More than half of the world’s river network is made up of temporary or intermittent rivers: those that, at certain times of the year, primarily in the summer, have dry riverbeds or isolated ponds. These rivers are highly variable, both spatially and temporally, making it impossible to apply the same tools used to assess the health of permanent rivers to them.
A study led by University of Barcelona researchers, recently published in the journal Ecological Indicators, has identified new potential biological indicators – organisms such as insects and other water invertebrates – that will be used to assess the human impact on the quality of the waters in these rivers, which are home to a significant fraction of both terrestrial and water biodiversity.
The study examined the aquatic invertebrates present in intermittent rivers and classified them based on their resistance to the duration and frequency of dry phases, using data from 33 rivers in Catalonia. These findings may allow managers to modify some of the indices currently used in Spain, such as the IBMWP index (Iberian BioMonotoring Working Party score system), which assesses human impacts on water quality but is not appropriate for this type of intermittent river.
Our approach could lead to the identification of taxa and indicators that respond to anthropogenic impacts and not to the stress of the dry or terrestrial phase. In other words, the fact that a species does not appear in an intermittent river does not necessarily mean that it is due to anthropogenic pollution; perhaps it is because that species does not have the necessary adaptations to survive in such fluctuating ecosystems.Rebeca Arias-Real
The study, led by Professor Isabel Muñoz, includes the participation of the researchers of the Department of Evolutionary Biology, Ecology and Environmental Sciences of the Faculty of Biology of the UB Rebeca Arias-Real first author of the study and Margarita Menéndez. Among the participants is also Cayetano Gutiérrez-Cánovas, researcher at the Doñana Biological Station (EBD) of the Spanish National Research Council (CSIC).
Searching for indicators of anthropogenic impacts
Despite the extent and importance of intermittent rivers, these ecosystems have been excluded from almost all conservation and assessment programmes, because it is very difficult to establish reference conditions, due to the different aquatic and dry phases they go through. “Current biomonitoring tools are based on species living in permanent rivers and are therefore not efficient if we apply them, without adaptations, to intermittent rivers,” says Isabel Muñoz.
The organisms found in these intermittent rivers have adaptations that allow them to live in conditions that alternate between aquatic and terrestrial phases. The study’s goal is to discover which species can live in intermittent rivers and under what hydrological conditions, in order to adapt and modify current indices for assessing river ecological status.
“Our approach could lead to the identification of taxa and indicators that respond to anthropogenic impacts and not to the stress of the dry or terrestrial phase,” notes Rebeca Arias-Real. “In other words, the fact that a species does not appear in an intermittent river does not necessarily mean that it is due to anthropogenic pollution; perhaps it is because that species does not have the necessary adaptations to survive in such fluctuating ecosystems.”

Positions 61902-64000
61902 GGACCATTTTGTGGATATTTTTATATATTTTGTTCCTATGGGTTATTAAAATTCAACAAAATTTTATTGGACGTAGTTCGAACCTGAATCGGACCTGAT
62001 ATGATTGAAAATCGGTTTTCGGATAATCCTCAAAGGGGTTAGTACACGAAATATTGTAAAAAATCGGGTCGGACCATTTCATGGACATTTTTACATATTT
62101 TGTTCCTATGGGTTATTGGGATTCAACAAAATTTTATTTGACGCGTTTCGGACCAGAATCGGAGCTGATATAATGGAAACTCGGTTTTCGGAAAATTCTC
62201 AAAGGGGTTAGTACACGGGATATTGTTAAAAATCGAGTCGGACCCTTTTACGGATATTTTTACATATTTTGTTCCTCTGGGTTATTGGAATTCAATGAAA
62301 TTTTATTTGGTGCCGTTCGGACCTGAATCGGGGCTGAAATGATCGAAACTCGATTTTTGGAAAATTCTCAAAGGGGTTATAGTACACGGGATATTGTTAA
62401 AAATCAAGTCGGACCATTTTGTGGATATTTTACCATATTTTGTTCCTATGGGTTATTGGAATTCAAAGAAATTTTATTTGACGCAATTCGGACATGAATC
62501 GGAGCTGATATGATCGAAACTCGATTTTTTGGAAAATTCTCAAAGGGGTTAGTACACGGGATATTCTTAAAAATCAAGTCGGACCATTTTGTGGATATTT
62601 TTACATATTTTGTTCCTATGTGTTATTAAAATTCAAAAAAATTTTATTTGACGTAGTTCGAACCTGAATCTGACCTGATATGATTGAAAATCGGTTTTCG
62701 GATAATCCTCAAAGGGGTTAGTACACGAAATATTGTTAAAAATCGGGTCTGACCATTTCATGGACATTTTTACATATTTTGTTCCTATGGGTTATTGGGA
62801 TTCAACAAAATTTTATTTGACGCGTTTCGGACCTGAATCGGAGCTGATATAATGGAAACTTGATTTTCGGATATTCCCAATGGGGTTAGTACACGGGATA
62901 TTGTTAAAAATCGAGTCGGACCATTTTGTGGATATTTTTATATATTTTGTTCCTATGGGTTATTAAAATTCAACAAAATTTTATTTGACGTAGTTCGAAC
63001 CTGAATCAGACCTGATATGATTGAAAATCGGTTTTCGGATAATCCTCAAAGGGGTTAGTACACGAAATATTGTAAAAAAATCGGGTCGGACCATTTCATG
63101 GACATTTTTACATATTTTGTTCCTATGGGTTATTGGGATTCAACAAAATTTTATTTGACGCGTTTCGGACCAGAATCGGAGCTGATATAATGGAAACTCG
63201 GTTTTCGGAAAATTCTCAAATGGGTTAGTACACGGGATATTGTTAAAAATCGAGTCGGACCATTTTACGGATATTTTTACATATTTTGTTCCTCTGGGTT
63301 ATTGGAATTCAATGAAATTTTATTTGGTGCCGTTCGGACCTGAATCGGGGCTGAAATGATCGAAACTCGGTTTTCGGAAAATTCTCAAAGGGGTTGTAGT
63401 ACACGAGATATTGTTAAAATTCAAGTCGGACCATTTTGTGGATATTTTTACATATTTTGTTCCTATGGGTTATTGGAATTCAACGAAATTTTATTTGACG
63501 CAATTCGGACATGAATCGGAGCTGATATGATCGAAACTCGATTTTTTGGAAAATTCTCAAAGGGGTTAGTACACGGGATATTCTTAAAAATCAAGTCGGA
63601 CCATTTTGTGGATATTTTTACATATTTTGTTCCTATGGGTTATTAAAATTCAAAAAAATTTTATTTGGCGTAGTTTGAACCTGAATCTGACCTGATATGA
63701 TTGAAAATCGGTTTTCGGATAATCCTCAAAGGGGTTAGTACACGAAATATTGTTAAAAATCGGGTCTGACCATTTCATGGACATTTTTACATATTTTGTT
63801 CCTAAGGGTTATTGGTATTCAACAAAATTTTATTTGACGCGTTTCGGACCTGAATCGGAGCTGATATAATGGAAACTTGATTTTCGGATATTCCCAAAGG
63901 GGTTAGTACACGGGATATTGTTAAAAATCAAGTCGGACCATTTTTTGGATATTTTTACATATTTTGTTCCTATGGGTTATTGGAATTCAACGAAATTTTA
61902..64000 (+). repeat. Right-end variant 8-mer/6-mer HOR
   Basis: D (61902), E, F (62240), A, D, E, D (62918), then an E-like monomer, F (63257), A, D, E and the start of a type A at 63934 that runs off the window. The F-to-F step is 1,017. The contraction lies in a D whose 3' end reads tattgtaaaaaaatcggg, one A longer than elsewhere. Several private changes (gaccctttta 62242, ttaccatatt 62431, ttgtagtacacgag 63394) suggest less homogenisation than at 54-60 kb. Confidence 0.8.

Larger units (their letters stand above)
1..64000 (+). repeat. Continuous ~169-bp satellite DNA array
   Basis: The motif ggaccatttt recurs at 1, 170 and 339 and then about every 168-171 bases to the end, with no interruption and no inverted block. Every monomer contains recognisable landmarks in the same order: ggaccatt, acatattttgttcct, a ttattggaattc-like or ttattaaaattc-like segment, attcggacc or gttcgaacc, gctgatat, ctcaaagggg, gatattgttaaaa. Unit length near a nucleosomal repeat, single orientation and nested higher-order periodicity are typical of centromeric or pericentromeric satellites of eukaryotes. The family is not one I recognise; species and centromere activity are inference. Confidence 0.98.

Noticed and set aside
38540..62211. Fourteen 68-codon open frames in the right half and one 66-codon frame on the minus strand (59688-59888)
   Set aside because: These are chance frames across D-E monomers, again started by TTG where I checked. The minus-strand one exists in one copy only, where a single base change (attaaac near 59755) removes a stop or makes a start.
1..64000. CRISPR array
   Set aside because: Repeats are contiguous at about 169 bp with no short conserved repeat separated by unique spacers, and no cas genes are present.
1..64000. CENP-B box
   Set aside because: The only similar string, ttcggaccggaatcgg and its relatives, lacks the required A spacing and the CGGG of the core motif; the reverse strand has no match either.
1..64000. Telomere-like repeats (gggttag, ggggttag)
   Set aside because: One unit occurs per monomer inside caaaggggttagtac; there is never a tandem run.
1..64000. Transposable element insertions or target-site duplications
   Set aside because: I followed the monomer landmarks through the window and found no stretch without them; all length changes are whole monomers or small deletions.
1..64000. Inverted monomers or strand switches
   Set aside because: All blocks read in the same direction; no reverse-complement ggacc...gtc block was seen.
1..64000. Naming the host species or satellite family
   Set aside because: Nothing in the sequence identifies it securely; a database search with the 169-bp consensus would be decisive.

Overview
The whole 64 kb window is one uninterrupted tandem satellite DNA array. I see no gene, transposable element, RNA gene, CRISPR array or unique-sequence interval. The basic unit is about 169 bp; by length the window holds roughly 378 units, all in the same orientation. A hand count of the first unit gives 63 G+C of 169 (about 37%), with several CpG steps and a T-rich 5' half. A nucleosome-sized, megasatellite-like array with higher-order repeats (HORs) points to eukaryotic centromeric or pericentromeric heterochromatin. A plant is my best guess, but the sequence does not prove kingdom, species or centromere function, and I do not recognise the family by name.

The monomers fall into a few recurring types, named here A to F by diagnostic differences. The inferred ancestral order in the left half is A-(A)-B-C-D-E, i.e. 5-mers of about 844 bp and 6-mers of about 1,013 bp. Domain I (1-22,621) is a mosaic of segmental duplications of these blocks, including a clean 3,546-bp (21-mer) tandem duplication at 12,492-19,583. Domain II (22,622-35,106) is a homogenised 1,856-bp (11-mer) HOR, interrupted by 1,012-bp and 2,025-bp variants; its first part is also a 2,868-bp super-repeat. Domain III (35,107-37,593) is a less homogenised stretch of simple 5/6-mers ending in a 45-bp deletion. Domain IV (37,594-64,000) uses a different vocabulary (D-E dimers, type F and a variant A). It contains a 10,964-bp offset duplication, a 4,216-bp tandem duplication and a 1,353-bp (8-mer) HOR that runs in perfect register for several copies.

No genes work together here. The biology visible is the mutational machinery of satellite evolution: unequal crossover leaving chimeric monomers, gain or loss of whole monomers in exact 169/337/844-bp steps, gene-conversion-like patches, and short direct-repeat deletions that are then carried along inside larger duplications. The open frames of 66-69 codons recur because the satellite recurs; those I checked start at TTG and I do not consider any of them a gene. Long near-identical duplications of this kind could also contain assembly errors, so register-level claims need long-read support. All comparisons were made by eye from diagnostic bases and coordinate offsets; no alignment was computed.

Aquatic invertebrates resistant and sensitive to dry phases
With this aim, the researchers measured hydrological variables of intermittent rivers, such as the exact number of days the rivers were “dry” or the number of times they dried up during the course of a year. “In recent years, the use of sensors capable of measuring temperature or water level in situ has provided us with more and more quantitative approximations that help us to better understand the effect of intermittent flow on biodiversity,” says Rebeca Arias-Real.
Using these variables and the detailed study of the characteristics, abundance and density of aquatic invertebrates in the different hydrological phases, the researchers were able to construct the hydrological niches of these organisms, i.e. their limits of resistance to desiccation. With the results ready, four different groups of invertebrates were established: one sensitive to desiccation and three with different levels of resistance.
Thus, species with dry-phase resistant niches could be used to develop or adapt current biomonitoring indices and establish reference conditions for intermittent rivers, whereas species with sensitive niches “should be excluded from the indices, because their absence is due to the impossibility of their presence, not to anthropic impacts,” says Rebeca Arias-Real.
“For example, we identified pollution-sensitive taxa with partial desiccation tolerance, such as Lepidostoma; moderate, such as Corduliidae; or high, such as Nemoura, which could serve as potential bioindicators for intermittent rivers,” she continues.
Intermittent rivers and climate change
These findings pave the way for the use of this methodology in other regions and with other species to improve the conservation of these ecosystems, which are expected to grow in importance in the coming years. “It is expected that many rivers that are now permanent will become intermittent due to climate change (increase in temperature and decrease in rainfall), and that those that are already intermittent will increase the frequency and duration of their dry phases,” warns Rebeca Arias-Real.
As a result, the researcher believes it is critical “to continue working to understand how biodiversity responds to the continuous cycles of water and dry phases and how this affects its functioning in order to make progress in the conservation of these unique ecosystems.”